In everything we do we weave two main themes: coexistence and equality. We can’t get equality without good relations or get good relations without equality. Other, earlier programs did one or the other. Today both have to be in every program. If it doesn’t change the inequalities it’s not good enough for the Arabs. If it doesn’t change the relationships it’s not good enough for the Jews. We’re about structural change.
What is your greatest success to date?
Putting the relationship issue on the table as one that has to be attended to now. Many people thought the relationship was minor and could be dealt with after peace was made. We believe this has to be parallel with the peace process.
A good story can contribute to peace. If the story we export is a negative one, there is no reason for the Arab world to promote peace. Good relations are essential. We managed to show that this is not a one-faceted area. It needs holistic policy running through the educational system, the economic structure. We’ve managed to enlarge the number of shareholders who feel responsibility. We’ve managed to export responsibility from good, willing people in the NGOs to people in decision-making positions.
What is your greatest challenge? What keeps you awake at night?
The rise in fundamentalism and racism in both Jewish and Arab communities. I feel like we are moving sand all the time―like there’s no solid foundation. There are strong currents pulling us under. There’s the de-legitimization of the Arabs on the Jewish side, and the separatist sense developing in the Arab community. There are powers working against what we promote, so we feel like we’re fighting for time. If we don’t do more of what we do today, there will be no time tomorrow. There is growth, negative growth, in those groups that want to escalate violent relations because it serves their interests.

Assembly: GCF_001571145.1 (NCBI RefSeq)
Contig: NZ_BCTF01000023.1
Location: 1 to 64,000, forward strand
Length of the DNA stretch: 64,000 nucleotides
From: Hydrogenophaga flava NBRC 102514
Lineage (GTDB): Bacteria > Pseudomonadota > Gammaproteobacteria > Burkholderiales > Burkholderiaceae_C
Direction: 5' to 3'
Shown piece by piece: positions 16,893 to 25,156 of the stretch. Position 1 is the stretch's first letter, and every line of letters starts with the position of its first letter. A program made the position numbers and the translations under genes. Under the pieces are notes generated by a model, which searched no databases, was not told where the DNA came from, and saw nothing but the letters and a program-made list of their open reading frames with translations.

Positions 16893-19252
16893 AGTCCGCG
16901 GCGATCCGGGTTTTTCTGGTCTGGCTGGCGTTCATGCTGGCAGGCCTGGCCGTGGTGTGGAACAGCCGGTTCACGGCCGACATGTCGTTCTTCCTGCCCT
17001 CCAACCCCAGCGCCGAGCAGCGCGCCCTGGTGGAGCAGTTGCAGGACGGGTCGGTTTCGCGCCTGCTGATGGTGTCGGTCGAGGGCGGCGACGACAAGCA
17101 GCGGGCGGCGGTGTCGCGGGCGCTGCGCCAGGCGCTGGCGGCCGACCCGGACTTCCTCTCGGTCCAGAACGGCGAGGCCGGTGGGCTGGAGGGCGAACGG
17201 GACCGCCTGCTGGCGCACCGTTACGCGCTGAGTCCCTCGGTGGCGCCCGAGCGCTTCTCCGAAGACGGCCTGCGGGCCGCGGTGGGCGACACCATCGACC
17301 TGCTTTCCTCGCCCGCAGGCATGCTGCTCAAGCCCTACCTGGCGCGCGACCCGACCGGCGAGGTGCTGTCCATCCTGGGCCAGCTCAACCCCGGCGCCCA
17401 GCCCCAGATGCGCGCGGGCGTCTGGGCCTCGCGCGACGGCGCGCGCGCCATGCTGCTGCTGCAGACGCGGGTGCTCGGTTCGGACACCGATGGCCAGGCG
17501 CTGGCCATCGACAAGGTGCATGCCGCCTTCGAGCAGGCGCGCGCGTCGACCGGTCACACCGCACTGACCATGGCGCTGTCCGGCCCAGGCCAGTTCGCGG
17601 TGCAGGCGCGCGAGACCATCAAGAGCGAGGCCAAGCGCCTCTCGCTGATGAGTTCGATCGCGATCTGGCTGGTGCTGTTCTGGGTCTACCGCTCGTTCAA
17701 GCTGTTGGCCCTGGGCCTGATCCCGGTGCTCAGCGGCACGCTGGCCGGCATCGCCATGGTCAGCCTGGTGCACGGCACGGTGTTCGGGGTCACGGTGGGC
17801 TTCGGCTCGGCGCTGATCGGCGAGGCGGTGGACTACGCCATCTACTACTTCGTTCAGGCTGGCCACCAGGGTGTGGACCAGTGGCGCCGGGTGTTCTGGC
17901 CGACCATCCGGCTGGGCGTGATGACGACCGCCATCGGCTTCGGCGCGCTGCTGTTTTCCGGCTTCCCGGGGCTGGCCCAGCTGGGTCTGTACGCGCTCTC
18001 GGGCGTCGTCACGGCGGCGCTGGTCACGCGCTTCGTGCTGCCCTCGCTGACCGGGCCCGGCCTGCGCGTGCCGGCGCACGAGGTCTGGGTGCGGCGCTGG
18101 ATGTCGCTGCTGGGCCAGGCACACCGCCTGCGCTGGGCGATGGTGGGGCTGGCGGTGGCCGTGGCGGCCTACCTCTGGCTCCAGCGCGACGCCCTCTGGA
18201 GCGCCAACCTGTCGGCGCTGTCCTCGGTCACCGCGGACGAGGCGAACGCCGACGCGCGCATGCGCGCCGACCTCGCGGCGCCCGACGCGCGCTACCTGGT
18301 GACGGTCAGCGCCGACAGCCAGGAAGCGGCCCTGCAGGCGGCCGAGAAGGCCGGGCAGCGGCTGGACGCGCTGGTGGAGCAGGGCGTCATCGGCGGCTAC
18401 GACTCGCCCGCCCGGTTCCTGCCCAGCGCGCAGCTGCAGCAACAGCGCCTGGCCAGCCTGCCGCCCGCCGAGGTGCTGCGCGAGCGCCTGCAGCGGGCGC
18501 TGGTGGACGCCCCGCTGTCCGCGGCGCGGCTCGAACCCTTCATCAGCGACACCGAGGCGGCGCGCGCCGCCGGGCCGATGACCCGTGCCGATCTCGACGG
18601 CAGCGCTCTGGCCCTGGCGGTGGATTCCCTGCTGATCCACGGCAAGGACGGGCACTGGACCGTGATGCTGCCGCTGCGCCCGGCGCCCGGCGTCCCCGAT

What gives you hope?
First my four children, ages 10 ½ to 17 ½. My concern is for their well-being. I want them to stay here, not go to a more comfortable place where life is easier. I want to make it possible for them to stay. Second, I’m hopeful because we see results on the ground. In our educational projects [Language as a Cultural Bridge and Education for a Shared Society] I see Jewish and Arab kids change their minds and hearts, replace racism and fear and stereotypes with thoughts that create space for the other and for concepts of a shared society. We have reached 28,000 kids with these two programs, so I have 28,000 good reasons to wake up in the morning.
What is your most audacious goal, your wildest dream?
My wildest dream is that Israel will see the Arab citizens as an asset for its being in the Arab world, a bridge to the Arab world, and that Arab citizens will fulfill that role, feel welcome enough to want to serve and protect this country. I anticipate a time when we have Arab citizens as ministers in the cabinet, leaders in major corporations.
In truth I don’t want to be the bridge for peace; you step on a bridge. I want to be a critical link, with a strong foundation on each side. We Arab citizens have the most vested interest in stability in the region. It’s about peace between our country and our people.
What’s the most important thing you want readers to know about the Palestinian-Israeli relationship?
Believe it is a solvable problem. Ours is the most over-negotiated conflict in the world. We don’t need more negotiations. We are lacking two things: courageous leadership on both sides to take a solution forward, and public pressure from the bottom on both sides to implement any of the shelved agreements. Pick one: Oslo, or the Arab League proposal of 2002, renewed this year. Fifth-grade kids, 90% of them on both sides know what a final status agreement would look like! We need implementation and more constructive forces, more work on the ground.
Believe it’s not a God-given fact that Jews and Arabs have to fight. We can overcome the radical voices that want to sustain the fighting. We are willing it piece by piece, child by child, day by day. We prove every day that if you do the right things they will work, they will change the facts on the ground.